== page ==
An Indian scientist living in Mexico has received the World Food Prize for outstanding contribution to wheat crop’s resistance to various diseases.
Indian-born Sanjaya Rajaram was awarded with the accolade for his effective cross-breeding of different wheat, which has resulted in the crop’s resistance against disease as well as its ability to grow in different climates and environments.
He is credited with developing 480 wheat varieties that have been released in 51 countries on six continents.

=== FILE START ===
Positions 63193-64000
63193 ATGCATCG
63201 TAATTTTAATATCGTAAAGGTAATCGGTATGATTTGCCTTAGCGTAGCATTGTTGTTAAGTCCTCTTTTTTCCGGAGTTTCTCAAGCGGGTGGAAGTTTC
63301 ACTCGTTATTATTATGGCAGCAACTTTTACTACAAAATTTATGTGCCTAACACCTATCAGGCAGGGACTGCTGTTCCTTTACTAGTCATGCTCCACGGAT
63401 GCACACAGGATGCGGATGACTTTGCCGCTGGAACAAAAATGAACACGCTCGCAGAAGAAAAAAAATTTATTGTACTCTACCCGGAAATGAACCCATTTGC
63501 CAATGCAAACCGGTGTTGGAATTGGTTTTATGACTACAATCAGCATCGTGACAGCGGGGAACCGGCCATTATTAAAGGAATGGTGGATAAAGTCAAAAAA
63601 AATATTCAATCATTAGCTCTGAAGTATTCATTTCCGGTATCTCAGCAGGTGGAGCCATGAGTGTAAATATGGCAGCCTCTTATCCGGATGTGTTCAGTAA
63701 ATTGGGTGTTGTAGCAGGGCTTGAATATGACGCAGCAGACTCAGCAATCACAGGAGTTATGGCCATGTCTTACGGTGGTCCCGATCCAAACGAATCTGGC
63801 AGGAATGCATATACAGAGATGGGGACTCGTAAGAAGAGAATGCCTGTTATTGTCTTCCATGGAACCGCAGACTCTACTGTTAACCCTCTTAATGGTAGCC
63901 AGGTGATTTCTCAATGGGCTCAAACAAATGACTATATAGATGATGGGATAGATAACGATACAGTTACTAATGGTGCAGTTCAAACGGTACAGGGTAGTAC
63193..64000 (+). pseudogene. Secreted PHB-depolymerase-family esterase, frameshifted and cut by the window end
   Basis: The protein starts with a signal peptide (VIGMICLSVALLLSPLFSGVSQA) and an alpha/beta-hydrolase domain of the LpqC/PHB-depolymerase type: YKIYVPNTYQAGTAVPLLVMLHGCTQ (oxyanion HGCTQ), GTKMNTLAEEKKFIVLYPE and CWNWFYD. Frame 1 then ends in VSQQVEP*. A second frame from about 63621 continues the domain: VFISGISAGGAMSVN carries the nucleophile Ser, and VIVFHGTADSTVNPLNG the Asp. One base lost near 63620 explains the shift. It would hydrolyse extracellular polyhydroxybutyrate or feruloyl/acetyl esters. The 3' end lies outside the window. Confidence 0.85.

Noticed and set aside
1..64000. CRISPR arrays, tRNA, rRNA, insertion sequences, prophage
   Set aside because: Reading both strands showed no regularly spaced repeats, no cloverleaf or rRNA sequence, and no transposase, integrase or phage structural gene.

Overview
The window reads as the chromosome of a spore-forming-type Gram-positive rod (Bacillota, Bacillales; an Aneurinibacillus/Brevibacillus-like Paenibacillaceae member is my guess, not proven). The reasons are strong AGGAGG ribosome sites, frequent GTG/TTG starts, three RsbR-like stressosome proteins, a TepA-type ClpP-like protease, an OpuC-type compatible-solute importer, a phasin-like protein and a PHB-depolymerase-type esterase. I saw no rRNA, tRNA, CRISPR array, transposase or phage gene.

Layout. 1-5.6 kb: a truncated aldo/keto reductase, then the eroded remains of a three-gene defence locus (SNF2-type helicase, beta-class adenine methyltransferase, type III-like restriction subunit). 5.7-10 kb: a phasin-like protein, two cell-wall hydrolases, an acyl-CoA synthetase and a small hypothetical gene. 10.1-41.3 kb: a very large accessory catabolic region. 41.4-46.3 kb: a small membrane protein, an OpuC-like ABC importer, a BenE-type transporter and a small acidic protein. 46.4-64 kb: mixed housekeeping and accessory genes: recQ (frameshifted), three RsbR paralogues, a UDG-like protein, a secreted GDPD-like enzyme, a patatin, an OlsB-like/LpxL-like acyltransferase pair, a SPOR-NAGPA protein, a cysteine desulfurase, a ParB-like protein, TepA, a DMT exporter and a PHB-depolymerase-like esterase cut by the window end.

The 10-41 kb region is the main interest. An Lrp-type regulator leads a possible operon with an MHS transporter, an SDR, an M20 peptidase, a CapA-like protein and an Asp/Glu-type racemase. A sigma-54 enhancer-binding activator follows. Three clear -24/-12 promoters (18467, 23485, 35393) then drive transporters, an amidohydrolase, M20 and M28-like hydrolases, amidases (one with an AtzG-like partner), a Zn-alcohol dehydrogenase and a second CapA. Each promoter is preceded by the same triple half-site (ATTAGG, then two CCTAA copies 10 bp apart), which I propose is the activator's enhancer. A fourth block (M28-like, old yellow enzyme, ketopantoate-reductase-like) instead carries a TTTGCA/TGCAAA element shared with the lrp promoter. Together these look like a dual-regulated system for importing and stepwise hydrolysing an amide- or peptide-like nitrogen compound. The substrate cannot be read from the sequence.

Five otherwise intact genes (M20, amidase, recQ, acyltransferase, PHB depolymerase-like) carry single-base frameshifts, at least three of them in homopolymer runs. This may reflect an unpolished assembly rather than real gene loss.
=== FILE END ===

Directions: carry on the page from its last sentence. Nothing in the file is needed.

According to the prize, which is worth USD 250,000, the varieties he developed have led to a 200 million ton increase in wheat production worldwide, which increases the availability of food to millions of people.
“It’s a great honor,” Rajaram said. “I’m a very humble person but very honored the World Food Prize committee has recognized me for the work I have done.”
“Future crop production is bound to decline unless we fully factor in the issues related to climate change, soil fertility and water deficits, and utilize advanced genetics in the next 20 to 30 years,” he said.
“His breakthrough breeding technologies have had a far-reaching and significant impact in providing more food around the globe and alleviating world hunger,” Kenneth Quinn, the head of World Food Prize, said in a statement.
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